Teens haven't shelved reading for pleasure

By Donna St. George
Washington Post Staff Writer
Monday, November 1, 2010; B2

Teens read for pleasure, even in the digital age.

That's how it looks in a Rockville library, where 14-year-old Olivia Smith is propped in a comfy chair, deep into a Japanese novel genre called manga. She has been reading on the computer for an hour, and later, when she texts her friends, she will still be turning pages between messages. "I'm sort of a bookworm," she said.

Recreational reading has changed for teens in an era of ebooks and laptops and hours spent online, but experts and media specialists say there are signs of promise despite busy lives and research findings that show traditional book reading is down.

"It's not that they're reading less; they're reading in a different way," said Kim Patton, president of the Young Adult Library Services Association.

A detailed analysis into the trend on reading for fun - in books, newspapers and magazines - comes from researcher Sandra Hofferth of the University of Maryland, who analyzed the daily time-use diaries of a nationally representative sample of children 12 to 18.

Pleasure reading dropped 23 percent from 2003 to 2008, from 65 minutes a week to 50 minutes a week - with the greatest falloff for those ages 12 to 14. Still, she said: "They could be reading on the cellphone, in games, on the Web, on the computer. It doesn't mean they're not reading, but they're not reading using the printed page."

Michael Kamil, an education researcher at Stanford, sees it much the same way, noting that teens "still read quite a bit but in different ways and for different reasons than the adults believe they should."

The question of what constitutes "reading" has been debated for decades, said Kamil, whose definition is broad: It includes not only just books, magazines, newspapers and blogs, but also text messages, multimedia documents, certain computer games and many Web pages. "It's all important," he said.

Recreational book reading looked stronger in a January study by the Kaiser Family Foundation, which found more reading overall than the Maryland study. For kids 8 to 18, it reported a decline from 43 minutes a day to 38 minutes a day, entirely related to magazines and newspapers. At the same time, students reported online reading of those publications - an average of two minutes a day.

"The data say to me that kids have a love of reading that is enduring, and that is different than other things teens do," said co-author Victoria Rideout.

Clearly, books still can create a phenomenon.

Think "Harry Potter." The "Twilight" series. And lately, "The Hunger Games," a science fiction trilogy that librarian Deborah Fry said has created "quite a waiting list" in her Loudoun County library branch in Ashburn.

"Even with all the distractions, even with all the technology, there are books that break through," said Deborah Taylor of the Enoch Pratt Free Library in Baltimore, who has worked in the trenches of teen reading for more than 35 years.

The way Taylor sees it, getting teens to read for fun has always been a challenge, but now, time is a bigger obstacle. Still, she said, technology "can also pull you together with people who like the books you like" on fan sites and in online forums.

Patton, of the Young Adult Library Services Association, said that sales for young adult books have outpaced those for adult books and that "The Hunger Games" series is as nearly big a phenomenon as "Twilight." Teen favorites also include graphic novels, such as manga, that include illustrations or comic panels.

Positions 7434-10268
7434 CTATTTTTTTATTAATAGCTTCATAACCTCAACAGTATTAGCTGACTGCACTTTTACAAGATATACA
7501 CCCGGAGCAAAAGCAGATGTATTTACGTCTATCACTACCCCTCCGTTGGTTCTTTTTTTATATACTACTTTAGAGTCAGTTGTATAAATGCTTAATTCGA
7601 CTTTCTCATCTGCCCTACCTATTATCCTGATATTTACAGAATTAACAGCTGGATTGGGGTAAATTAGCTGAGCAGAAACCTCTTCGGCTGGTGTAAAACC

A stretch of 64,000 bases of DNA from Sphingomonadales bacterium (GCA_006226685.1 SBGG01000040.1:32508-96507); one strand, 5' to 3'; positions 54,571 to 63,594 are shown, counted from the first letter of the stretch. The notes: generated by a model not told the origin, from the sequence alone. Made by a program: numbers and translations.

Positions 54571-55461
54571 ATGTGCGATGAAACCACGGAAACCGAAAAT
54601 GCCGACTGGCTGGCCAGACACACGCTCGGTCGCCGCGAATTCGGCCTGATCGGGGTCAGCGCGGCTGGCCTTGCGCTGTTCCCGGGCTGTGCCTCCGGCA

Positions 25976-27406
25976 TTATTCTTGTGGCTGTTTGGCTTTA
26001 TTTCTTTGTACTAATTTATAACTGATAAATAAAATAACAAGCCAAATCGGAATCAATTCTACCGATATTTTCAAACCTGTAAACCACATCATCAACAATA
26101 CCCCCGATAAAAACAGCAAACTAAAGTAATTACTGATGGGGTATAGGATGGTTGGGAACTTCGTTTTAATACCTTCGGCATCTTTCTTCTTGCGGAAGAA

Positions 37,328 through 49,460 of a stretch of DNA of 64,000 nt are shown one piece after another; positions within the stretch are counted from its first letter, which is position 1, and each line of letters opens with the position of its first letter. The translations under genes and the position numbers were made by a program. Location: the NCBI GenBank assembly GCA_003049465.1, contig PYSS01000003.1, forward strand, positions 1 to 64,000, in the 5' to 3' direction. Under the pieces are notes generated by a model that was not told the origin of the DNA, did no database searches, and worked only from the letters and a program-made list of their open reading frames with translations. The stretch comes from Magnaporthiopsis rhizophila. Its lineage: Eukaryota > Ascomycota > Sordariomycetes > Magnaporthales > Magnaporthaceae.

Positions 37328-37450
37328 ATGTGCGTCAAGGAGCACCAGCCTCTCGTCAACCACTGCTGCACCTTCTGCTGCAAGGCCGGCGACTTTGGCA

"No matter what teens are doing, we need to show them they need to keep reading on their radar and make time for it," Patton said.

Randi Adleberg, head of the high school English program at Robinson Secondary School in Fairfax County, said that overall, she thinks the trend is positive. If reading online and in game-playing are taken into account, "I think the digital age has probably increased reading," she said.

For some students, traditional book reading for pleasure is not a first choice because they equate reading with schoolwork.

Ross Vincent, 16, wishes he had more time to read but said he's sidelined by other endeavors - homework, marching band and orchestra, a job, a girlfriend. "I find my time is spent in other places," he said. Told about an Edgar Allan Poe book event he could have attended that day, the teen lit up. "For serious?" he asked, rattling off Poe works he has enjoyed.

He would have gone, he said. "Oh, man, I would've run my mouth."

This sort of interest is what school media specialists love to see.

Sarah Way, who works at Wootton High School in Montgomery County, said that there is a core group of students who use the library a lot and then others who do assigned reading there but don't seem to browse. "I would like to see more carry that book around for the sheer joy of it," she said.

In Arlington County, a library book club for high-schoolers has seen its ranks swell from 13 or 14 a couple of years ago to 26, said Maria Gentle, a youth services librarian in the county. "I think we have many, many kids who still read for pleasure," she said, recalling that last spring, two teens hit the book club en route to prom, fancy dresses and all.

At Gaithersburg High School, media specialist Catharine Chenoweth sees a declining interest in nonfiction books - with so much of that material available online - while fiction still gets readers. At least certain kinds of fiction.

"Classics are not read as much as the more contemporary fiction," she said.

Then there are the Olivia Smiths of the world.

The ninth-grader at Richard Montgomery High School has been reading voraciously since she was young. Her two sisters read the same way. When Olivia really likes a book, as with the last of the "Twilight" series, she rereads - maybe 20 times.

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